This is often a chronic relapsing and remitting condition and repeated courses of treatment, including hospital admission, may be necessary.

• Physical treatment. the first priorities are restoration of weight and correction of physical complications. Severe cases require inpatient care, and compulsory treatment under the Mental Health Act 1983 is occasionally indicated. Weight gain is best achieved by winning the patient's agreement to eat more, and skilled nurses can usually manage this, although many patients will be uncooperative at first, secretly disposing of food or vomiting. Some units use a behavioural approach in which privileges such as watching TV or having visitors are conditional on regular weight gain, but many patients find this coercive and unhelpful. Drug treatment may include the use of major tranquillizers for agitation, and appropriate specific medication for coexisting psychiatric syndromes such as depression or obsessive-compulsive disorder. If antidepres-sants are indicated, tricyclics with their appetite-stimulating properties are more appropriate than SSRIs, which can cause weight loss.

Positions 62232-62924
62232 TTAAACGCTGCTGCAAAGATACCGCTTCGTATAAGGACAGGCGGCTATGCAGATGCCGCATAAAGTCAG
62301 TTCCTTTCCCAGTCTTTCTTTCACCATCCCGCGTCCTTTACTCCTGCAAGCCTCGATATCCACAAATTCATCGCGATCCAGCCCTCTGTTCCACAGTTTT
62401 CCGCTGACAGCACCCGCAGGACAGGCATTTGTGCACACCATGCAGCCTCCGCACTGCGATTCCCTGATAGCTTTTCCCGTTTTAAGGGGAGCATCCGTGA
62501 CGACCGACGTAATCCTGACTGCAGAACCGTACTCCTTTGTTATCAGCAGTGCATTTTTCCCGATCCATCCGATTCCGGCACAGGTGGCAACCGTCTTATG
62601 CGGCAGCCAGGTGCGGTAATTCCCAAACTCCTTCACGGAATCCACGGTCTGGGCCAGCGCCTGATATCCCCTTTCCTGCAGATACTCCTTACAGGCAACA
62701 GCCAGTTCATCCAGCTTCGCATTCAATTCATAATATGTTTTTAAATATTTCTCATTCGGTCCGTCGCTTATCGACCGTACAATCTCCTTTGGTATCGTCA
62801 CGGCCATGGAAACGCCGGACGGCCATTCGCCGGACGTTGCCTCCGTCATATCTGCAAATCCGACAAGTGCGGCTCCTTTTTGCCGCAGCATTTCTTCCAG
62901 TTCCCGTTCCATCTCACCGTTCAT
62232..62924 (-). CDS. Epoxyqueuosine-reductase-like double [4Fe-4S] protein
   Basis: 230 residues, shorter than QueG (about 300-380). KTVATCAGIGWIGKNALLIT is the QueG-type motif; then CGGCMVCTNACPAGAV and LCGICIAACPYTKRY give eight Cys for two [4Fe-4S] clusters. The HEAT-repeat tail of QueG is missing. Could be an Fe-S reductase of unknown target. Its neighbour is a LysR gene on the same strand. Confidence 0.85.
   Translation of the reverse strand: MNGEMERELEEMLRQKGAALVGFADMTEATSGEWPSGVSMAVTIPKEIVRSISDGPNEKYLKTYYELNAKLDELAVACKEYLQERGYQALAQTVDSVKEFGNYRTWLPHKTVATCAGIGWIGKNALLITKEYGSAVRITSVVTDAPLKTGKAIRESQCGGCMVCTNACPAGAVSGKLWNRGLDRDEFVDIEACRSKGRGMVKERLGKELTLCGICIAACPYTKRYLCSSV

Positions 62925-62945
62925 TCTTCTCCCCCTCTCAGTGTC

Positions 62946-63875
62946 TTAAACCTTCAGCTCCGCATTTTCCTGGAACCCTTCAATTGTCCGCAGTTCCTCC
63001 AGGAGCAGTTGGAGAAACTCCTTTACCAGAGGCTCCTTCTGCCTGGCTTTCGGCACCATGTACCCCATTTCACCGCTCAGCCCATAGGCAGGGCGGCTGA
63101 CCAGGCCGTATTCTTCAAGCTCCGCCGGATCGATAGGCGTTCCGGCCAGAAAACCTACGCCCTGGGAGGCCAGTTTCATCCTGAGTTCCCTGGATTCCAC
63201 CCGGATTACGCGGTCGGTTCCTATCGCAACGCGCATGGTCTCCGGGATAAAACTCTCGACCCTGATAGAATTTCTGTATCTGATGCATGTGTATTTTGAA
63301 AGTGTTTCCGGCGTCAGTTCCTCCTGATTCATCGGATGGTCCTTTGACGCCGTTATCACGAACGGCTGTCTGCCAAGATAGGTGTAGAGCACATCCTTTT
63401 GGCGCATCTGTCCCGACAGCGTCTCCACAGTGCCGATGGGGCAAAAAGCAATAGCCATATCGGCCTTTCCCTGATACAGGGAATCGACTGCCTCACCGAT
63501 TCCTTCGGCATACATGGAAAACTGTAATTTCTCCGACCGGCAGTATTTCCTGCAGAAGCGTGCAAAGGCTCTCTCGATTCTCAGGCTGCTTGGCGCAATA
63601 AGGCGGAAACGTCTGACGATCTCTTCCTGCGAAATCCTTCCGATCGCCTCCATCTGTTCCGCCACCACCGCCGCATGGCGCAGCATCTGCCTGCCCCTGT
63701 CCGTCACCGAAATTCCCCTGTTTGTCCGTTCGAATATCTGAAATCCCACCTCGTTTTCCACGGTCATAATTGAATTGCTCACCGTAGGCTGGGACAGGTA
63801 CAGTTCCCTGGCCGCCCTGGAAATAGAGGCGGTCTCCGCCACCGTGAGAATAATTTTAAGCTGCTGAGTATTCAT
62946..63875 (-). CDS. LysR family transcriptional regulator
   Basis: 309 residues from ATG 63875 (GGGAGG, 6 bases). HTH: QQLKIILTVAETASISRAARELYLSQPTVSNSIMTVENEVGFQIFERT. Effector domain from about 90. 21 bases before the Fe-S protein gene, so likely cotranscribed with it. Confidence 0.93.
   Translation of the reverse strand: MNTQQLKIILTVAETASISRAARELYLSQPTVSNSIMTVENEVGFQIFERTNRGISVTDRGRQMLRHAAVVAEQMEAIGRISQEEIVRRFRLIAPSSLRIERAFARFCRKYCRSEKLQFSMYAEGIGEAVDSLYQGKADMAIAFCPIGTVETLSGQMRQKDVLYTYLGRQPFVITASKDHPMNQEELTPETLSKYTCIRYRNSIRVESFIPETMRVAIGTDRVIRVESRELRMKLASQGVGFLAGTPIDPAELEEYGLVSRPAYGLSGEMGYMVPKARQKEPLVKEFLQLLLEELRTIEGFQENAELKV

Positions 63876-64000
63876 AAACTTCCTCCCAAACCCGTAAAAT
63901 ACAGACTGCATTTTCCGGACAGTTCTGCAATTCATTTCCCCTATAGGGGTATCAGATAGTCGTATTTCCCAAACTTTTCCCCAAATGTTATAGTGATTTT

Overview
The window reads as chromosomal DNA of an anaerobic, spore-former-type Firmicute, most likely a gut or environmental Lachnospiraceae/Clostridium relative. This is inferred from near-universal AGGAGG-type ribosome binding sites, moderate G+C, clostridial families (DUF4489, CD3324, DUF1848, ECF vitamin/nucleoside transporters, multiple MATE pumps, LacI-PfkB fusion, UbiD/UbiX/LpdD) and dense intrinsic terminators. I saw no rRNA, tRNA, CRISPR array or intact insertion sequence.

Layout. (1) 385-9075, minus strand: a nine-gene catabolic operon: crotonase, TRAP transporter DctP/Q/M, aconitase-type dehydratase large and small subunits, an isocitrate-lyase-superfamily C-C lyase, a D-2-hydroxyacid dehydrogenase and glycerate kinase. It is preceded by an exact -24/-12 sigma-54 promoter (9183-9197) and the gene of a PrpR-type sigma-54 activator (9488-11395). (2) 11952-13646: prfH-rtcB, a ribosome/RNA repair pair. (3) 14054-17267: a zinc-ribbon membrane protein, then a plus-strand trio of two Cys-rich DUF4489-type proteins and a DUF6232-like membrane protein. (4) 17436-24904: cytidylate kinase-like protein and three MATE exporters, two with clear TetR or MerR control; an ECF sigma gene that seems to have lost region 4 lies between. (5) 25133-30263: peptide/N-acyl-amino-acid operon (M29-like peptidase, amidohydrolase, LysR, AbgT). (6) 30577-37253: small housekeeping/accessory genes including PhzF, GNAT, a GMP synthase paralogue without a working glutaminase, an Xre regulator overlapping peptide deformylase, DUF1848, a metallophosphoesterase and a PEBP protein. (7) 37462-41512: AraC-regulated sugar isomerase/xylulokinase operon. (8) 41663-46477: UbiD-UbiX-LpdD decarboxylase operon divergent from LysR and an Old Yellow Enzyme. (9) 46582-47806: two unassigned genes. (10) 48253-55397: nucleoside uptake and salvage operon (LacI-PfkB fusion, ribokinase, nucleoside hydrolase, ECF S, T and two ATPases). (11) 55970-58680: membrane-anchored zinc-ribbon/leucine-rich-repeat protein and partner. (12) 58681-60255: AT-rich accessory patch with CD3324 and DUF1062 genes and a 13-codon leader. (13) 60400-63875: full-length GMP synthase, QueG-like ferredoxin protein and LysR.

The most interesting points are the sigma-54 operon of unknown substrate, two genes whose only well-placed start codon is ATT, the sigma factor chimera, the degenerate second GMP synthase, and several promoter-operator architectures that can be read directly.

• Psychological treatment includes cognitive or supportive therapy individually or in groups, and efforts to correct abnormal body image, perhaps with the aid of measurements or photographs. Psychodynamic approaches are usually unhelpful. Family factors must also be addressed, as in the case of a girl aged 16 who developed anorexia after her achievement of eight out of nine 'A' grades at GCSE was perceived by her family as a failure because of the single 'B'. She felt that the only thing she could succeed at was the control of her weight.

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